By Sofia Wawrzyniak
Say “service provider,” and people might think of their internet host or cable company.
But police and firefighters are service providers, too, according to Peter Gilpatric of the Morris County Sheriff’s Department.
“Too often we have silos, so you think cops or firemen live in this thing and it’s their own world, but it’s us” doing a service, Gilpatric said Tuesday in Morris Township at Mennen Arena, site of the 34th annual National Night Out.
National Night Out is held by communities around the United States to display services offered by local government and improve public relations.
The idea came from Matt Peskin. His neighborhood watch group collaborated with the Merlon Police Department of the suburbs in Philadelphia, Pa.
His newsletter encouraged discussion between police and his neighborhood. In 1981, he shifted focus to surrounding areas, forming the National Association of Town Watch. National Night Out, the association’s most extensive awareness campaign, followed in 1984.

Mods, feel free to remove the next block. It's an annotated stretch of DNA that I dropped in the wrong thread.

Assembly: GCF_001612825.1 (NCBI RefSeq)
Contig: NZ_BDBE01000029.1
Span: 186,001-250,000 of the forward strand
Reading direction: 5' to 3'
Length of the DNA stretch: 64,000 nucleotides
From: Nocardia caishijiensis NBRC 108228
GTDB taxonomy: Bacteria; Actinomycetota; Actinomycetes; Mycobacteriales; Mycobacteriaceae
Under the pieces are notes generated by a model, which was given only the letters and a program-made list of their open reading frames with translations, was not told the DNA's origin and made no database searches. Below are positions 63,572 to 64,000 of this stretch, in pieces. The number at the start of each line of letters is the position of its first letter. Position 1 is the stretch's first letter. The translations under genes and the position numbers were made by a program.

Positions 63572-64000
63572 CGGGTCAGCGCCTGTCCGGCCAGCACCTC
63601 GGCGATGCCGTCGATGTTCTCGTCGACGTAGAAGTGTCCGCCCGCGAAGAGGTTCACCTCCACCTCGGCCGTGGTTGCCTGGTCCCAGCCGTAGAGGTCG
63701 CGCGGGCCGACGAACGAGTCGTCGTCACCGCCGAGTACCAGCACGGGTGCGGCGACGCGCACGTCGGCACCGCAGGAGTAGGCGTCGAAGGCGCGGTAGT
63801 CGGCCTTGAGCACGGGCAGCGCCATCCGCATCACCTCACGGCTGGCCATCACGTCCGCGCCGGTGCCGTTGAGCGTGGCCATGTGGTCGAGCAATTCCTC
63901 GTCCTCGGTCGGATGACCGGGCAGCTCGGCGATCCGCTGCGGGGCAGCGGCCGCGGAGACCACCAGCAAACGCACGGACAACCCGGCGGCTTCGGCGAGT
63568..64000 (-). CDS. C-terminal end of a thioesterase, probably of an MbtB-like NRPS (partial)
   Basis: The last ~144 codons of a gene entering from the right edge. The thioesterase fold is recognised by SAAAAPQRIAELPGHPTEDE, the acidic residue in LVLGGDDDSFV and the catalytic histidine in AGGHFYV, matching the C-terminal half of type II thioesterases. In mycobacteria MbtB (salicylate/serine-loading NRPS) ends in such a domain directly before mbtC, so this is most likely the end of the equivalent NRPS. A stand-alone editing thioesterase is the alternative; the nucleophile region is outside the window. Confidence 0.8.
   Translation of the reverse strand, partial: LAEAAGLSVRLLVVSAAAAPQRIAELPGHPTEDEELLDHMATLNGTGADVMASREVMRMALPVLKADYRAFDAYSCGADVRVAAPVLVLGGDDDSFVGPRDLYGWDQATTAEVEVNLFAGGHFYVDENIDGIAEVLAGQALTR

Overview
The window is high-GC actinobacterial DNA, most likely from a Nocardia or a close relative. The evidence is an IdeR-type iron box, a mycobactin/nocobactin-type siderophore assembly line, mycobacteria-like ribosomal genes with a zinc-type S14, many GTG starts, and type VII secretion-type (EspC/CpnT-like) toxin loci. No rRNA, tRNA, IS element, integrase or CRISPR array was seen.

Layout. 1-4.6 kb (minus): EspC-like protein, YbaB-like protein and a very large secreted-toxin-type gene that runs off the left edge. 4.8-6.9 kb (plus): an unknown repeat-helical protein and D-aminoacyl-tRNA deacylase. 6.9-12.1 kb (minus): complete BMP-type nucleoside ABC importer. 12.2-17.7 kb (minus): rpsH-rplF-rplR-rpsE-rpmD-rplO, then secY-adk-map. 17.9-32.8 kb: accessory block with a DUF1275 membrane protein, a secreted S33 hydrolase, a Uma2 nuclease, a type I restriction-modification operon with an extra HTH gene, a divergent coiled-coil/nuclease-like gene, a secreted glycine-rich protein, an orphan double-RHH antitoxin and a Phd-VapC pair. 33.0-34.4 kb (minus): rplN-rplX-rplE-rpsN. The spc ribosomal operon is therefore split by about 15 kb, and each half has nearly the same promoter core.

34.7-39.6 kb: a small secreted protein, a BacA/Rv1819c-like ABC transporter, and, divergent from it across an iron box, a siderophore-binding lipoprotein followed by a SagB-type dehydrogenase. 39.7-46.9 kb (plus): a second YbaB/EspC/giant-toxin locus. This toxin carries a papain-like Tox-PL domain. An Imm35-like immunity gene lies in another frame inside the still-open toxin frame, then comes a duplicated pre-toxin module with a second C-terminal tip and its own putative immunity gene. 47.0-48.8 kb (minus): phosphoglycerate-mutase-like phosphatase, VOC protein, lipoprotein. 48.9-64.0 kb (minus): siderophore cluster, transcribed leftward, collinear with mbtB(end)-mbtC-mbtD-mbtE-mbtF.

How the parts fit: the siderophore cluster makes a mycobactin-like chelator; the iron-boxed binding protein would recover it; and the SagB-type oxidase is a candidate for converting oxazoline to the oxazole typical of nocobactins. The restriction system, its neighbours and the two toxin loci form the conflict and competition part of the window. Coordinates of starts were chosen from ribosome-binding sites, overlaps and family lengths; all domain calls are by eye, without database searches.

This year’s event at Mennen Arena drew many first responders and neighbors alike. While parents visited information tables, children with first responder hats on their heads and candy in their hands got free child ID cards and explored police cars, fire trucks, and repair vehicles from Jersey Central Power & Light.
Morris County organizations showcased opportunities for all ages to get involved in their community.
“Throughout the year, we work with municipalities across our service area to enhance safety by keeping the streetlights on and we encourage homeowners to ensure their property is well lit,” Jim Fakult, president of JCP&L, said in a statement.
Echoing the original principles of National Night Out, Gilpatric conveyed local authorities’ belief that the most effective way to deter conflict and boost public safety is through local reporting.
He cited the Sheriff’s CrimeStoppers program, which enables people to report suspicious- or criminal activities anonymously, often for rewards.
“Community outreach is the best thing [we] can do,” Gilpatric said.
“It knocks down the silos, knocks down the authority. When people think of police, they think ‘you’re going to bust me,’ but it’s not about that. They are really there to help, to protect and serve. They get paid, but they run in first.”
Morristown Green correspondent Sofia Wawrzyniak also is a musician and is a rising junior at Morristown High School.